Christmas will be different this year. Our refrigerator’s death was like Socrates’s: it began at the bottom and moved gradually upward, eventually yielding up its Freon eide to the empyrean, or at least the ozone hole. Such a death in early November raises big questions about holiday-making, or would most years, with Thanksgiving upon us and Christmas not far behind. But with COVID rampant, we’re admonished to stay home, and will, which dovetails conveniently with the fact that because of the virus, supply chains are banjaxed and we won’t get our new fridge till Boxing Day. (And refrigerator boxes are the best boxes, so there’s the grandchildren’s Christmas taken care of.)

Christmas music at Offhand Manor draws heavily on family fondness for West Gallery-style singing and Yorkshire pub-type caroling, mostly discovered through English friends. Anyone who can carry a tune can sing that way, the repertoire is rewarding and it only improves with alcohol. Once you learn the words of ‘As Shepherds Watched’ you can learn 50 tunes for it; as my friends in the group Nowell Sing We Clear have demonstrated, you can sing the words of ‘Rudolph’ to at least one (‘Sherburne’). Even holed up in twos or threes this year, you can pull off a robust performance. For The Spectator’s New World readers, a new tradition; for English ones a lovely old one to dust off along with your pipes.

I think if you know good words you ought to use them. (See ‘banjaxed’, above.) Americans agree with that, it seems, as our recent importation of ‘gobsmacked’ shows. (There’s been ample reason.) A cursory glance at Google’s ngrams calculator shows ‘gobsmacked’ really taking off here around 2010, though it’s leveled off lately, presumably because it’s a steady state.

We seem to have returned the favor with ‘y’all’. My unscientific inventory of ‘y’all’ usage over the past year or so has turned it up in Australia, Glasgow, Sweden, Singapore (in a government speech about pulling together and wearing masks) and unrelentingly in Asian Twitter posts about anime and Korean boy bands. It makes sense: it fills a need for an informal second-person pronoun that English generally lacks, it sounds friendly and rather hip(hop). But as a Georgian and a lifetime user, I must convey to y’all this bedrock rule: ‘y’all’ is never a singular pronoun. It might sound like it if you hear it addressed to one person; ‘How are y’all?’ I could say to a neighbor from behind my mask. But we both understand that I refer to a collective. It means ‘you and all who sail in you’ — your mama and them, maybe, or the people we both work with. It means, borrowing again, those of your ilk.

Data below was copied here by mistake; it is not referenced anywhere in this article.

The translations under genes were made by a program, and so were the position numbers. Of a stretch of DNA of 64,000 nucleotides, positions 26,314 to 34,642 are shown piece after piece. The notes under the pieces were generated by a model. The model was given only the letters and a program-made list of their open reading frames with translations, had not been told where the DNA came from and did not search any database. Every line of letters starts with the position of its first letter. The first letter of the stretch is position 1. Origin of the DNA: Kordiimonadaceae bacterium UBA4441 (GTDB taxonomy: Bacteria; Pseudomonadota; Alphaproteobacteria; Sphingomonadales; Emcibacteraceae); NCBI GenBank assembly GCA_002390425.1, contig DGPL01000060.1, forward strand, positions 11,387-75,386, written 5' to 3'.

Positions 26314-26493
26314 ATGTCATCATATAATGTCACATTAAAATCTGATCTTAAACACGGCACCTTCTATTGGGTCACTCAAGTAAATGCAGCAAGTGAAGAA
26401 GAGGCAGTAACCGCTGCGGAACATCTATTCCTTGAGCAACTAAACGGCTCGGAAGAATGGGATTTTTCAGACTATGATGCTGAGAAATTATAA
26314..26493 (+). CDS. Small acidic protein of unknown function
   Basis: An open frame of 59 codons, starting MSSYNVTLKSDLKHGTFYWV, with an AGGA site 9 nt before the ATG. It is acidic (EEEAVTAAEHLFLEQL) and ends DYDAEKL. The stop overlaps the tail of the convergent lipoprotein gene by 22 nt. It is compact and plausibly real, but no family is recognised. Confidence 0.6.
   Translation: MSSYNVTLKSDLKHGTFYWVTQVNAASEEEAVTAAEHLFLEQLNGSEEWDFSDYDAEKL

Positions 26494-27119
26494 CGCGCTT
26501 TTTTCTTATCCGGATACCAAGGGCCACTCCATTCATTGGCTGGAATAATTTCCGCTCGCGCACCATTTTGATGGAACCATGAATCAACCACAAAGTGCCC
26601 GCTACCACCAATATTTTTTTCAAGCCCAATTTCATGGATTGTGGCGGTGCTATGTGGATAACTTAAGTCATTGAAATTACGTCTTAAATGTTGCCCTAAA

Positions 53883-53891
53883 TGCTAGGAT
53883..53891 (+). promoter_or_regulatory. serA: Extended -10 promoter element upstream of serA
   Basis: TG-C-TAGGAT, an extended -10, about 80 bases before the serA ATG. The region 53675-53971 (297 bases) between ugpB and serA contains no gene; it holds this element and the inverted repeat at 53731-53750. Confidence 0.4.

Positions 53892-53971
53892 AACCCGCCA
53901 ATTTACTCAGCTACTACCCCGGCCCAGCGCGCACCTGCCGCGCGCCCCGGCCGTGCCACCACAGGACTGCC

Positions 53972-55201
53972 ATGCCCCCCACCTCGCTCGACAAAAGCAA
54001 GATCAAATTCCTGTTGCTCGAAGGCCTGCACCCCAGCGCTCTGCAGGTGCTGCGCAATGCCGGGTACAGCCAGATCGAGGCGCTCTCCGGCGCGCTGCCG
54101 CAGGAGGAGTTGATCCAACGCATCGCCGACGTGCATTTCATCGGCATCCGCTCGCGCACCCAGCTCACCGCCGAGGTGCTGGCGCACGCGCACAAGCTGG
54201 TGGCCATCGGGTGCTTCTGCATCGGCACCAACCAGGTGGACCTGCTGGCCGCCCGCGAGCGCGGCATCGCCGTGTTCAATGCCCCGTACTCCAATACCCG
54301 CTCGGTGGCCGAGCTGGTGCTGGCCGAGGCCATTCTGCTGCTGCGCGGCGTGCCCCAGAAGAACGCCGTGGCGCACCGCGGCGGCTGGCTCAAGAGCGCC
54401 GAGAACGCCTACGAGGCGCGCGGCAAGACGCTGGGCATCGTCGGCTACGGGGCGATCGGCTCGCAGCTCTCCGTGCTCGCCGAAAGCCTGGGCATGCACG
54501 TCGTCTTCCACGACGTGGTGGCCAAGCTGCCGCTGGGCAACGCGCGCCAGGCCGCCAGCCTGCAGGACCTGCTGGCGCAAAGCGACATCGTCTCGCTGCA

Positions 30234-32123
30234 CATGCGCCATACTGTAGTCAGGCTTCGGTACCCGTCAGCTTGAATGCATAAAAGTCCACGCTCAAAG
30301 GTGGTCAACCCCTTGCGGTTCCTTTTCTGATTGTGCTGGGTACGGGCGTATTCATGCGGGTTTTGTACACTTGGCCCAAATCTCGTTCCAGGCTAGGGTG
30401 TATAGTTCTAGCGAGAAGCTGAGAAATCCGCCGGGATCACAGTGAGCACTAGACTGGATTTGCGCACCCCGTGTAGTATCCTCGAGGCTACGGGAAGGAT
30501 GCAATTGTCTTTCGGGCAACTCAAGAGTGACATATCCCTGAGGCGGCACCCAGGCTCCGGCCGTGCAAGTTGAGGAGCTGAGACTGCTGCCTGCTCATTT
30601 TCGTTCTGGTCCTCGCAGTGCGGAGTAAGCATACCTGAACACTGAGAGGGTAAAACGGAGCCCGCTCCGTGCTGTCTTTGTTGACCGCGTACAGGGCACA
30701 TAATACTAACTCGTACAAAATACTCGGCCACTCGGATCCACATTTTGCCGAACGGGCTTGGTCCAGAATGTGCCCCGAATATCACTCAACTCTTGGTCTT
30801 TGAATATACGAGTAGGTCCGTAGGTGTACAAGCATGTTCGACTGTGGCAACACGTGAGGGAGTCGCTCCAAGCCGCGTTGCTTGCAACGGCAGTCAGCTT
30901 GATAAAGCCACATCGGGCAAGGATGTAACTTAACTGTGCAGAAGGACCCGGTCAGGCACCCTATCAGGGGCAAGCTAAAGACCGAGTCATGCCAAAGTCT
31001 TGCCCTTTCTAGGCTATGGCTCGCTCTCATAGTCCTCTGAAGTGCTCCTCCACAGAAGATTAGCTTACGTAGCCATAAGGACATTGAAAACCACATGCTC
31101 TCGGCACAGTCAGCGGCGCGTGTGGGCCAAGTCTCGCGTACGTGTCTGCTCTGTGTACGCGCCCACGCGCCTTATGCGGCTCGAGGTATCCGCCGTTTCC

It’s painfully clear that none of us are likely to see many of our own ilk this year, in the season whose long nights and cold air have always drawn people toward light, warmth and one another. In Europe there are immortal traditions of neighborly visiting, from wassailing to Wren Day to Hogmanay first-footing to the guignolée door-to-door that came here from France and survives in Canada and Missouri. (Frenchly, the mendicants sing a song asking for a bit of salt pork for their beans, and a kiss from the eldest daughter.)

In my own south, several ancient traditions hold on tenuously, often far removed from any sense of their origins. A couple lend themselves to social distancing, and one absolutely requires it. This is ‘shootin’ in Christmas’, which, to stretch the point a bit, can begin with the once-widespread custom of shooting that pesky mistletoe out of your oaks with a shotgun, the better to hang it over doorways. Actual ‘shootin’ in Christmas’ begins in the night of Christmas Eve; though it’s nowadays usually represented by firecrackers and pot-banging, it survives in a few places as a visiting custom with a recitation and a real fusillade. Here is some of the recitation, with some tiny edits from me: holler it out your door at midnight and I will too. I’ll be thinking of y’all.

We wish you friends of every kind
to cheer your heart and please your mind;
Whose hearts are pure, whose hands are clean,
Whose tongue still speaks the thing it means —
Time by moments steals away
First the hour and then the day
Small the lost days may appear
but soon they mount up to a year…
the sun, the moon, their beaming light
and all the sparkling eyes at night
laid in a balance doth appear
light as a puff of empty air…
We have this Christmas morning
called you by your name
and disturbed you from your rest
We hope no harm comes by the same.
And if it be of your desire,
our guns and pistols they shall fire —
Now, since we hear of no defiance
you shall hear the art of science —
The old year’s gone,
The new one come,
And for good luck, we’ll fire our guns!

The Christmas recordings of Nowell Sing We Clear are available at; the shooting recitation is performed on 

Nowell Sing We Four. A Tapestry of Carols and other recordings from Maddy Prior and the Carnival Band, and English Village Carols (Smithsonian) fill out the general idea. Harnett T. Kane’s The Southern Christmas Book talks about the shooting tradition and others. This article was originally published in The Spectator’s December 2020 US edition.